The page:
Millie:  I'll get my purse.
Willie:  I think we should start with a visit to the yogurt shop.  I'll give you all my Hot Tamales.
Millie:  Willie, you're so good to me.

Go. Create. Inspire!
Journaling Prompt:  Write about a time where you needed to choose a path. Or, take a new path in the near future and write about that journey!

Friday, April 26, 2013

Open to Wonder

Quote of the Month: Open the window in the center of your chest and let the spirits fly in and out. Rumi
(My theme for this year's
A to Z Challenge is Open.)

Millie and Willie Cottonpoly, a sock puppet creation, are here to tell you their story during the April A to Z Blogging Challenge.

A late April snow, melt, and more snow, created these icicles that look like lace.
Willie:  I wonder why some years we have winter that never seems to end, and other years, like last year, we had early spring.
Millie:  I wonder if my tulips will be up before the 4th of July!
Willie:  I wonder how the ice and snow could melt in such a way as to create icicles that look like lace.
Millie:  I wonder what the neighbors thought when you went outside in your bathrobe and boots to take this picture.
Willie:  I wonder if a shooting star grants a better wish.
Millie:  I wonder why I can't sleep as well when it's a full moon.
Willie:  I wonder who wrote I've been working on the railroad?
Millie:  I wonder if anyone else has heard it as many times as I have.
Willie:  I wonder if Albert Einstein got his best ideas in the bathtub.
Millie:  I wonder if soaking in the tub will wash away these winter blues and give me some inspiration.
Willie:  I wonder if you'd like me to draw you a bath, my darling.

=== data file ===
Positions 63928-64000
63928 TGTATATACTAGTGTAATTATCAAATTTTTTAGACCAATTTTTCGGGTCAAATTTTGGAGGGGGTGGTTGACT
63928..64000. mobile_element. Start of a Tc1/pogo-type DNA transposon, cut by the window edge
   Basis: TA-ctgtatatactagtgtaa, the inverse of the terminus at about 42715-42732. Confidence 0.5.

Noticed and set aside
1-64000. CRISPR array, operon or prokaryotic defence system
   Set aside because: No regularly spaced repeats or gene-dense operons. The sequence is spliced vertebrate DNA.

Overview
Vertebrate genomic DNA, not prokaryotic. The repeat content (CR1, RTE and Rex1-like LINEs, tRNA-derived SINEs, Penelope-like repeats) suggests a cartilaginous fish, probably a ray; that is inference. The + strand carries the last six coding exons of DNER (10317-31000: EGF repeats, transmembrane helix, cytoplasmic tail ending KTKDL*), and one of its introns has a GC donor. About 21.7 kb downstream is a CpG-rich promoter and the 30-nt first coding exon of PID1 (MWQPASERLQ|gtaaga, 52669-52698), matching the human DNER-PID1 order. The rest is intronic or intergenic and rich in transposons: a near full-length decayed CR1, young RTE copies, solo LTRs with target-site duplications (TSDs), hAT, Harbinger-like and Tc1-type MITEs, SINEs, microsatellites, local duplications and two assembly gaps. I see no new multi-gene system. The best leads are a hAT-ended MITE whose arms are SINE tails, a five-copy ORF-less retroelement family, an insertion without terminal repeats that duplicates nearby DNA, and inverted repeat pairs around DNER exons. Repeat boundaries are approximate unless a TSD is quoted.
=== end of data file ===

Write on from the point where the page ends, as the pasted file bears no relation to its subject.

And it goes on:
Millie soaking in a tub of warm water.
Millie:  I wonder if you'd join me.
Millie and Willie spend the rest of the evening washing each other's feet and singing, I've been working on the Railroad.
Go. Create. Inspire!
Journaling Prompt:  What do you wonder about?

Thursday, April 25, 2013

Open to Variety

Quote of the Month: Open the window in the center of your chest and let the spirits fly in and out. Rumi
(My theme for this year's
A to Z Challenge is Open.)

Millie and Willie Cottonpoly, a sock puppet creation, are here to tell you their story during the April A to Z Blogging Challenge.

Millie and Willie enjoy the scent of a Verbena candle while reading the Variety section of the newspaper and vying for pet Leo's attention.
Leo was very tired after pulling an all-nighter on Monday night. He was rather vulnerable out in the elements, and slept for two days before he got back his vim and verve.
While Millie's true gift is a dog whisperer, she was able to offer comfort to Leo the cat as well.
Willie:  Variety is the spice of life, Millie.
Millie:  What spice would that be? Salt or crushed red peppers?
Willie: Both, all of them. Salt is the constant, like knowing that you're always there, Millie. It's in everything, and if it wasn't there, life would be bland. Sometimes, though, a recipe calls for a little crushed red pepper or cayenne.
Millie:  You mean, sometimes you want to add a little heat, like when I filled my mouth with hot tamales and my tongue felt like it was on fire.